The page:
Grey Barn Farm, Hutker Architects; photographer Eric Roth

Grey Barn Farm, Hutker Architects; photographer Eric Roth

Grey Barn Farm, Hutker Architects; photographer Eric Roth

Grey Barn Farm, Hutker Architects; photographer Eric Roth

Grey Barn Farm, Hutker Architects; photographer Eric Roth

From a personal perspective, having grown up in farm country of upstate New York, I easily see the story being told of blending old and new in the architecture. I can appreciate the honest straight forward use and expression of materials. Maybe this is why I am so drawn to Belgian Style which also artfully dances with old and new and whose story is of drawing from and reinterpreting their history and architecture for today’s modern lifestyle.

Cheers,

John Kelsey, Wilson Kelsey Design

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Our work pace has slowed sufficiently that I’ve taken a few hours each of the past two days to sort and organize images for an update to the Work in Progress section of our website. At one point the realization came to me, “So, this is why there’s been no time to blog these past 5 months!” The sorting and organizing should make it easier to write more blog posts as well.

I thought I’d start with a kitchen/bath and “Oh by the way, I’ve never liked the way the fireplace and closet doors by the fireplace looked.” project that is just ramping up in Charlestown. The kitchen and bathrooms are relatively simple, while the fireplace/closet door problem is more challenging. (And more fun…) Right now, the fireplace elevation looks like two doors in a wall with the fireplace in-between. Overall, the room lacks focus and has no organizing/interesting architectural detail to speak of. The client’s taste leans toward Late 1700’s French Neoclassical and English Georgian (with a little New England sea captain thrown in for good measure…). “Casual elegance” were the descriptive adjectives written in their programming form.

The obvious solution is to build a mantel surround that ties together and conceals the two doors, thus bringing coherence to the elevation and creating a focal point for the room.

With that in mind, I began to cast about for ideas and inspiration. One source I always turn to when paneling is involved is the work of my Belgian friend Greet Lefevre and Lefeve Interiors. What I’m seeing here is how the paneling frames and bridges over the mantel as well as the finish, which is saying casual elegance to me.

Lefevre Interiors, living room paneling details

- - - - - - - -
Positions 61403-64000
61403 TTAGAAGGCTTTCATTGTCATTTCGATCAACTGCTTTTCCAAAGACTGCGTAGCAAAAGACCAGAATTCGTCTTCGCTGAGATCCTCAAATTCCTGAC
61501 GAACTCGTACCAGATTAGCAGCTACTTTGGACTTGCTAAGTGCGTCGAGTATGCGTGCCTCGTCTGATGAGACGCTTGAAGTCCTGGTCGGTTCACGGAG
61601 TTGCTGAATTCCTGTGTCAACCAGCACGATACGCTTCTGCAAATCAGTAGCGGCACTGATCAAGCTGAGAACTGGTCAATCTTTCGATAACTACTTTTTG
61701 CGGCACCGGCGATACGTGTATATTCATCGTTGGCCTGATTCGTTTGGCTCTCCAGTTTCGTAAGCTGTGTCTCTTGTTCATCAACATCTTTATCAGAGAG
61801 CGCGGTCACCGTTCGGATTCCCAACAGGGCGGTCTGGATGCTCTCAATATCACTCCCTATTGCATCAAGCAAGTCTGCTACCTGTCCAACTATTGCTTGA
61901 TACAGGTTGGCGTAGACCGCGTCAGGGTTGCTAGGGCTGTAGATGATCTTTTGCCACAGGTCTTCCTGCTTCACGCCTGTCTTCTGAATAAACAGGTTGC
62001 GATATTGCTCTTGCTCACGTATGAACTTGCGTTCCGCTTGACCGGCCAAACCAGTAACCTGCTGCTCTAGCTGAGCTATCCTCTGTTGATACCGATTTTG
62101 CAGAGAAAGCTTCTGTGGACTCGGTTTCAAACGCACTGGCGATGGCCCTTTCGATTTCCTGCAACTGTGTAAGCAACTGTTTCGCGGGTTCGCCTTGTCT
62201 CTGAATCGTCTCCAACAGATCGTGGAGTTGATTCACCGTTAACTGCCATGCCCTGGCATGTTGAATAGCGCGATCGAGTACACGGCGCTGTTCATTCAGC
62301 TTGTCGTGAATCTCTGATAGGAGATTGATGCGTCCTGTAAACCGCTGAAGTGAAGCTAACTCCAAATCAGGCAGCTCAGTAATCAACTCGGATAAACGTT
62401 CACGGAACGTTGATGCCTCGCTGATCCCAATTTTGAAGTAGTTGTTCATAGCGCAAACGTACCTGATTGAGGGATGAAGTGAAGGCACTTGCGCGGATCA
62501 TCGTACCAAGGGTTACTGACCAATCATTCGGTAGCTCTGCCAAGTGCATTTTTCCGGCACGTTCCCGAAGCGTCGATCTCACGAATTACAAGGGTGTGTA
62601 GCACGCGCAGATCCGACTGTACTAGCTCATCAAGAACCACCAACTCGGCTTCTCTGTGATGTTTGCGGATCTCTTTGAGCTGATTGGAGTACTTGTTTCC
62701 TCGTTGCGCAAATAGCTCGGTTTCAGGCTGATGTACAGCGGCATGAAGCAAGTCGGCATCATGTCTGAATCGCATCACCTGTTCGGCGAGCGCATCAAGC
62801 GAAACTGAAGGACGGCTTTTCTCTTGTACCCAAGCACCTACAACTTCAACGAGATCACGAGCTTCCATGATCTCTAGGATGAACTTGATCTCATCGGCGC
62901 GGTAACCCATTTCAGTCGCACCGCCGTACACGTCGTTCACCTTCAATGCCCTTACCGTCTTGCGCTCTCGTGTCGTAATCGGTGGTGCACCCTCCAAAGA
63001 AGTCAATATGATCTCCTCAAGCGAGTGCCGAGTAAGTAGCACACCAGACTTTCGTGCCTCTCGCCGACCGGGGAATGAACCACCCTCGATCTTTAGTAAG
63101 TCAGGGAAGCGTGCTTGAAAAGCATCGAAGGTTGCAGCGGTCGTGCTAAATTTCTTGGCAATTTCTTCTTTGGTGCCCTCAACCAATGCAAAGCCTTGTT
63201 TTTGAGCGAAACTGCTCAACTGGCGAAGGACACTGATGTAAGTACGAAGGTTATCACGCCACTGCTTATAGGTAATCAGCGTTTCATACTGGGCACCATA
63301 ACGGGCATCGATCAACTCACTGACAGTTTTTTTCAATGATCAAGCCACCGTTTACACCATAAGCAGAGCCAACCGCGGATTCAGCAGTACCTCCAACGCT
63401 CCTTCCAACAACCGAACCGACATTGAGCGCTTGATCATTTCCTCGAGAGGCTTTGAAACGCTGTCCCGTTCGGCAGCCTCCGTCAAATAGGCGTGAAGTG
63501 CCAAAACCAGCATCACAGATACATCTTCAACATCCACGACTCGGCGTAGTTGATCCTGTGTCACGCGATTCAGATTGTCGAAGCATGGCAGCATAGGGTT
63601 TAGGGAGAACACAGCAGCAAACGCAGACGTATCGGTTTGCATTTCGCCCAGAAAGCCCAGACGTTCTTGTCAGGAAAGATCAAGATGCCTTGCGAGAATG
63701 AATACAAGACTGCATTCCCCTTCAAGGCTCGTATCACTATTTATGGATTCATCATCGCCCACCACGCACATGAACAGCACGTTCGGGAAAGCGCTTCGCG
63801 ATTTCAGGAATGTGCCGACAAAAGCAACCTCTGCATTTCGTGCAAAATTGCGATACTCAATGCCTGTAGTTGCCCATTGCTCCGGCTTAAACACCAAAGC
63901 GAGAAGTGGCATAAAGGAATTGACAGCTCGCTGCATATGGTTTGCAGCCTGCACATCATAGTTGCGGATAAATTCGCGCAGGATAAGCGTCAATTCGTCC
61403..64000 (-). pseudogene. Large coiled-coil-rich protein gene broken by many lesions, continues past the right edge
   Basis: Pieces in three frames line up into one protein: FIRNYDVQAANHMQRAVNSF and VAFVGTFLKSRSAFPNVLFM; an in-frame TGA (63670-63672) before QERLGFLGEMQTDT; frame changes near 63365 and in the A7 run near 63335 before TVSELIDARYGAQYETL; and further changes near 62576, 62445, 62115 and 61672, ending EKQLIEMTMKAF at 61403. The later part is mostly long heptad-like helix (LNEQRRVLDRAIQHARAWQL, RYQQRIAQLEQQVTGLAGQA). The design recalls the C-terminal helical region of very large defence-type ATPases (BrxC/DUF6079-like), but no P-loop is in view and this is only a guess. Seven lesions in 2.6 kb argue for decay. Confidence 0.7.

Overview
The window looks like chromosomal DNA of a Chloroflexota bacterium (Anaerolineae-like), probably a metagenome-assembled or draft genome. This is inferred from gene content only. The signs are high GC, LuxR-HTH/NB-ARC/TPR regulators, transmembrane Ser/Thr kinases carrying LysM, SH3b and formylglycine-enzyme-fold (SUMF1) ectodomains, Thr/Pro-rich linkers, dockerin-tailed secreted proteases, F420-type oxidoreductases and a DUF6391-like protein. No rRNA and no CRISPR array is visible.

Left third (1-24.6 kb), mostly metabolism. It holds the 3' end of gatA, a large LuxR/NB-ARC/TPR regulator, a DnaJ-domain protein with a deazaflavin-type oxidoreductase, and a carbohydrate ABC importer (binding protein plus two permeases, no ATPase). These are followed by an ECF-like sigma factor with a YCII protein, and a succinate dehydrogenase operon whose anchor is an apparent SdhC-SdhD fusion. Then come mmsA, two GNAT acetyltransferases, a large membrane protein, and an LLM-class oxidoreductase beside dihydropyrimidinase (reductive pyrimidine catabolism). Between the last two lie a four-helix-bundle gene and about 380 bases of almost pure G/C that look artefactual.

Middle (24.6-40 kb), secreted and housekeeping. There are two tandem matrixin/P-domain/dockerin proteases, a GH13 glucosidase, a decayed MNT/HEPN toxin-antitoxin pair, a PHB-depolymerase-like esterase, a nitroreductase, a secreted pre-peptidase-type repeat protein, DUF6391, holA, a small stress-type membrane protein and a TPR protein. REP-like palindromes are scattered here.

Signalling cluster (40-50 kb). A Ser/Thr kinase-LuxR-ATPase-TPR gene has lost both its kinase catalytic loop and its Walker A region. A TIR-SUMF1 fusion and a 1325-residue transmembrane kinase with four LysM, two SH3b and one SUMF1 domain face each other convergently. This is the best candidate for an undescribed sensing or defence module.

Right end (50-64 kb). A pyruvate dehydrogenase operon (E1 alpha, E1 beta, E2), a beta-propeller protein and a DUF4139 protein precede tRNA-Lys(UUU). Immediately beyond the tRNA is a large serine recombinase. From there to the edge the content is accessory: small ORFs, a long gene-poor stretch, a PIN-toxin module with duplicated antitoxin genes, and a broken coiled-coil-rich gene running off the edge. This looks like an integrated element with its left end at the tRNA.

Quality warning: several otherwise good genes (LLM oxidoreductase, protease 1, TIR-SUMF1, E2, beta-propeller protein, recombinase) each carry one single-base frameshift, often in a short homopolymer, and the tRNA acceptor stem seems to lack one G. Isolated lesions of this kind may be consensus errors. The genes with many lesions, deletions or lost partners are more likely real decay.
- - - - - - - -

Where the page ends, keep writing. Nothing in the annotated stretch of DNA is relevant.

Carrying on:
Here, Greet steps the formality down even further.

Lefevre Interiors, mantel surround paneling

We can’t forget the Georgian, New England sea captain. What a contrast in styles!!! This is an example of the work of American architect Phillip Trammell Shutze.  I can see a connection is aspects of the paneling between this and the image above.

Swan House, Phillip Trammell Shutze

Winterthur never disappoints. Typical of many early colonial homes, one wall would receive paneling while the rest of the walls in the room would be plaster. Both this image and the Swan House image give clues as to proportion and detail when dealing with a lower ceiling height. (My favorite reference book on Winterthur is Winterthur Style Source Book, Traditional American Rooms, by Brent Hull and Christine Franck.)

accent paneled wall, Winterthur

While not necessarily using specific details from any of these images, I created the first of two “cartoons”. The doors by the existing stone fireplace are concealed as full height “wall panels”set within flat stock door jambs. the existing stone mantel is deep enough that I can pad the wall around and above it such that this paneling sit slightly in front of the plane of the door jambs. The full height doors and the long shadow lines created by the trimmed fireplace give vertical lift to the room and create a focal point for the room.

French Neoclassical fireplace surround A, Wilson Kelsey Design

Adjacent to the surround is the kitchen, which will be opened up so it is visually connected to the living/dining room. I have designed the living/dining side of the counter to feel/look like a kitchen island to which one can pull up chairs.

Cartoon 2 illustrates my premise that sometimes you need to draw an idea simply to prove to yourself that it isn’t as good an idea or is an inappropriate solution. The idea was to study the effect of further panelizing the doors and to see what would happen if the counter were to be de-emphasized. Too busy and too weak…

French influence fireplace surround B, Wilson Kelsey Design

The contractor LOVES cartoon 1. The client feels #1 is the best choice, too, but is concerned that it may be too formal. My feeling is with the proper trim profiles (simple and not fussy) and the right paint color (a warm griege with a glaze) the room will snap together fulfilling the goal of casual elegance.

What say you?

Cheers,

John Kelsey, Wilson Kelsey Design